I love the entire Scripture, but I’ve always been especially partial to the book of Hebrews. It’s partially because I long for a close, approachable relationship with the Father, and it’s (in part) the book of Hebrews that taught me to seek that, taught me that God himself seeks it.
Therefore, brothers, since we have confidence to enter the Most Holy Place by the blood of Jesus, by the new and living way opened for us through the curtain of His body, and since we have a high priest over the house of God, let us draw near with a sincere heart in full assurance of faith, having our hearts sprinkled to cleanse us from a guilty conscience and our bodies washed with pure water. Let us hold resolutely to the hope we confess, for He who promised is faithful. (Hebrews 10:19-23)
Let us draw near.
And if you know God wants something, it’s a good bet that Satan opposes it.
We know God wants our righteousness. We know Satan opposes that. Some corners of the church are bizarrely allergic to teaching this heavenly priority to their congregations, instead preferring endless “power and promises” stuff that keeps butts in pews. But it’s not about living your best life now. It’s about growing up, becoming more like God. I’m grateful for a church whose teaching pastors stand on this, who speak unabashedly about our call to righteousness and aren’t particularly concerned who might be walking out the doors because of it.
But another important matter is what we do once we sin. Because we will, and we’ll need to know how to handle it postmortem.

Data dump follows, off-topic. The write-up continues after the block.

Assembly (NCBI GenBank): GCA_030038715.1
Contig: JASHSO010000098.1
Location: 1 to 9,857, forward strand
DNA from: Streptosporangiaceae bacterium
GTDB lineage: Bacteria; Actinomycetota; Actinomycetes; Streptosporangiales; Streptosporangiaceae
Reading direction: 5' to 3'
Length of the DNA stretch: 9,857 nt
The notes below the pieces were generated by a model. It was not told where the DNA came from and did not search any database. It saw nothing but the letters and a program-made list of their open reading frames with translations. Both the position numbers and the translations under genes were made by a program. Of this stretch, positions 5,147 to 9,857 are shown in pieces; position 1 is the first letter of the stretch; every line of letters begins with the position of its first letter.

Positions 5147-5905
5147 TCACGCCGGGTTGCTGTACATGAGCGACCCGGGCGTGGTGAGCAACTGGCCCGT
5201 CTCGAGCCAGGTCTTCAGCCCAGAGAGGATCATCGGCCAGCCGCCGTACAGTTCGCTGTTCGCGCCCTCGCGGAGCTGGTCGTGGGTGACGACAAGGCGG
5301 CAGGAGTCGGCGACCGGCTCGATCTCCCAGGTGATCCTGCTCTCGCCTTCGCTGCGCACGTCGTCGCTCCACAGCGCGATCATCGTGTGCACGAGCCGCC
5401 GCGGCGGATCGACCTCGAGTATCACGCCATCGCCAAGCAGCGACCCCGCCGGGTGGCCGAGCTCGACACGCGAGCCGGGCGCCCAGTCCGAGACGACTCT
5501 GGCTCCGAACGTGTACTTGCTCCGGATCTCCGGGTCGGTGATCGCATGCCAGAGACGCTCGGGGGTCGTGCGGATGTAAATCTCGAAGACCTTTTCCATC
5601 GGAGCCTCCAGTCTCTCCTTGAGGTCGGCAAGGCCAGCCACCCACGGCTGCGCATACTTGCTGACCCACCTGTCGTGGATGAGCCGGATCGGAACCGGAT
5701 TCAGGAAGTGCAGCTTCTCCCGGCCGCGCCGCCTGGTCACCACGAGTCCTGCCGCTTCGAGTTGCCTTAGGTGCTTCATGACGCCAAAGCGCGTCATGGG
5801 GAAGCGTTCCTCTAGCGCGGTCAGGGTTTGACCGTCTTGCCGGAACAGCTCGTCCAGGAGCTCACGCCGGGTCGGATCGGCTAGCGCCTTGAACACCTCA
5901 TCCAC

Too often, our instinct is to hide, as Adam and Eve did. We imagine God saying, “Get out of my sight. I don’t want to see you right now.” It’s certainly good to bear some humility towards God, and too often we let it drive us from God. We have this ingrained belief that we should hide from a God greater and holier than us,
That’s letting the devil win twice.
He tempts us to sin, then seeks to use that sin as a wedge between us and God any way he can. A diabolical one-two punch, the second half of which we don’t often even register.
Contrast it with David’s approach to repentance:
God, create a clean heart for me
and renew a steadfast spirit within me.
Do not banish me from Your presence
or take Your Holy Spirit from me.
Restore the joy of Your salvation to me,
and give me a willing spirit. (Psalm 51:10-12)
David seeks more of God in this time, not less. This is the guy who just will not shut up throughout Psalms about the greatness of God’s presence. Instead of slinking away from God’s presence and trying again on Thursday, he actively repents and seeks God’s intervention in his heart.
Don’t sin. But when you do, turn to God in that very moment. Repent and ask him to change your heart. Draw near.
Near. To the God whose mountain could not even be touched, whose very face made Isaiah fear for his life, who routs armies before him and changes the heart of kings.
That God wants me near.
I think I will accept his offer.